Fasting month, or Ramzan, is around the corner again in the Muslim world. In Indonesia, it’s scheduled to start on June 7, culminating in the biggest Muslim holiday, Idul Fitri.
For those who celebrate, the month means following a strict fasting schedule – no food or drink from sunrise to sunset. It also means spending more time with family and often involves travelling to see relatives.
Daily life follows a different rhythm during Ramzan. This change is reflected in people’s online behaviour – and who could have better data on this than Google?
Today, Google’s Indonesia office shared insights from last year’s Ramzan season.
Online, Ramzan starts early
Officially, Ramzan begins at a specific date, but interest in Ramzan-related topics rises earlier. This is the interest curve Google Indonesia observed last year:
Generally, the surge periods get longer and the spikes more intense each year, Google’s head of industry, Henky Prihatna, added.
This trend correlates with the overall growing number of Indonesians connected to the internet. The length of the surge period also increases because people are using the internet for more purposes, for example booking tickets ahead of time.
Demand for online shopping lights up
Ramzan is a great time for e-commerce. People are in the mood to spend money and will search for essential items like train tickets and gifts to bring home.
Google observed that pretty much all shopping categories experience a seasonal surge, but the ones that grow most are clothing (up 29 percent) and travel (up 30 percent).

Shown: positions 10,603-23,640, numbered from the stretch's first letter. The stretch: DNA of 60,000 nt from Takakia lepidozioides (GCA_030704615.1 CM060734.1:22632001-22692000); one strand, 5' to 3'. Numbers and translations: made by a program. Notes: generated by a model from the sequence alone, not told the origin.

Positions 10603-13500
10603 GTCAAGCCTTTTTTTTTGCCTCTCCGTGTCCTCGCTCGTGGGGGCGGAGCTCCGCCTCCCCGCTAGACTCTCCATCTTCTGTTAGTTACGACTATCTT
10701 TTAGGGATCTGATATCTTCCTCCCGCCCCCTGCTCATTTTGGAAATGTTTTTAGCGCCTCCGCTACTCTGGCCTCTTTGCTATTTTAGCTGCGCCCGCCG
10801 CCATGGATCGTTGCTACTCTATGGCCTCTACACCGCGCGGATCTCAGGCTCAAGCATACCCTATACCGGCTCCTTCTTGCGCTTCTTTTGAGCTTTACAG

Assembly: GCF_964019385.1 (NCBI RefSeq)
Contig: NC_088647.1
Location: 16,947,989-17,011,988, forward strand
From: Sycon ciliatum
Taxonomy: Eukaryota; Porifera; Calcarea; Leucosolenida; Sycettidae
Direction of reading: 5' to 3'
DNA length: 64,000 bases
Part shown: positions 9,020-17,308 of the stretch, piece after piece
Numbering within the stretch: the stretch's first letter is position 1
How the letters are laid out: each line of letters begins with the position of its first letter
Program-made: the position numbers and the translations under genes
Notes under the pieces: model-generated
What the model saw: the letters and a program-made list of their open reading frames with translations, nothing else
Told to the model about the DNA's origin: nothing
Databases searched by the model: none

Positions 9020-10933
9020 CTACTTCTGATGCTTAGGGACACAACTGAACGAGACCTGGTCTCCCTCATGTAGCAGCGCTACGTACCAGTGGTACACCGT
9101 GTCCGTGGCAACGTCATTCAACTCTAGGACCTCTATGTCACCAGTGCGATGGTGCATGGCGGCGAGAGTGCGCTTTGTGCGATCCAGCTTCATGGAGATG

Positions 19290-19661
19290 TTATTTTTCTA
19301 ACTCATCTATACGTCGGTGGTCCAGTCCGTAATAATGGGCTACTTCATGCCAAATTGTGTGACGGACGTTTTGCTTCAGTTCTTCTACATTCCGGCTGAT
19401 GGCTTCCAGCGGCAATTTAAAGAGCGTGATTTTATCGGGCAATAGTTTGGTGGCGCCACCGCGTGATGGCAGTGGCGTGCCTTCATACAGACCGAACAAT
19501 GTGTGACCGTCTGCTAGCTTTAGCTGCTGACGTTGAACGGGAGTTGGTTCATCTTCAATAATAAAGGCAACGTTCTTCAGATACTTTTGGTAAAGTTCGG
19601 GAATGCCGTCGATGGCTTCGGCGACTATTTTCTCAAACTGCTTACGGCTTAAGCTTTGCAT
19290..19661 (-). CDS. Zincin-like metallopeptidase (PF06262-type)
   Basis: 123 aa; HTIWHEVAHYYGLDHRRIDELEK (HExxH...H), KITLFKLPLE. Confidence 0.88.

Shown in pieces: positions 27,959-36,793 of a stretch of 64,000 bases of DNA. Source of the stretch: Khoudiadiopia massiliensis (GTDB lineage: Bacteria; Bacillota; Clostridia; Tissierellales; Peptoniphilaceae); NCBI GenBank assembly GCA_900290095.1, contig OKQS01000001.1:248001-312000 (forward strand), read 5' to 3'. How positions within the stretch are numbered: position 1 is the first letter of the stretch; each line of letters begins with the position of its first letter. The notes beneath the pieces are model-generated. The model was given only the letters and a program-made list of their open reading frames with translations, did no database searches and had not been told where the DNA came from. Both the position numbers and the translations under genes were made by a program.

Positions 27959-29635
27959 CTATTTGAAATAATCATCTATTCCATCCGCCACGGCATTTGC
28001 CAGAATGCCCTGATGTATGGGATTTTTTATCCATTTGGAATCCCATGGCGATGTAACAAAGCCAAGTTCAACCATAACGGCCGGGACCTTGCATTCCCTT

Henky adds that he observes an increasing interest in categories like beauty, health, and wellness, which he expects to become even more pronounced in the upcoming season.
Need for entertainment
Perhaps less obvious: Ramzan is also a time people crave online entertainment.
Streaming video peaks a week before the fasting month ends and the Idul Fitri festivities begin. In Indonesia, this holiday is also called Lebaran.
Overall, mobile video watch time goes up by 13 percent during Ramzan, says Google.
Everyone thinks about food
Ironically, the fasting month is a time in which people think a lot about food.
Google found a fourfold increase in search frequency for terms like “menu for breaking fast” and recipes for dishes typically served during the Idul Fitri festivities. But searches for year-round favorites also get a boost.
Are Ramzan food search patterns in Indonesia all that different from, let’s say, the US?
Let’s compare an everyday Indonesian dish, an Idul Fitri speciality, with an American staple and a seasonal dish like pumpkin pie. This is data I pulled up myself using Google Trends.
We see obvious spikes for seasonal foods in both US and Indonesia. Pumpkin pie’s popularity goes through the roof in November (Thanksgiving), while ketupat (a form of rice cake) spikes in Ramzan.
But while hamburgers become a little less interesting during Thanksgiving, all-year foods like Indonesia’s rendang (a slow-cooked beef curry) roughly follow the Ramzan trend. Indonesians, apparently, are fond of any type of food in the fasting month.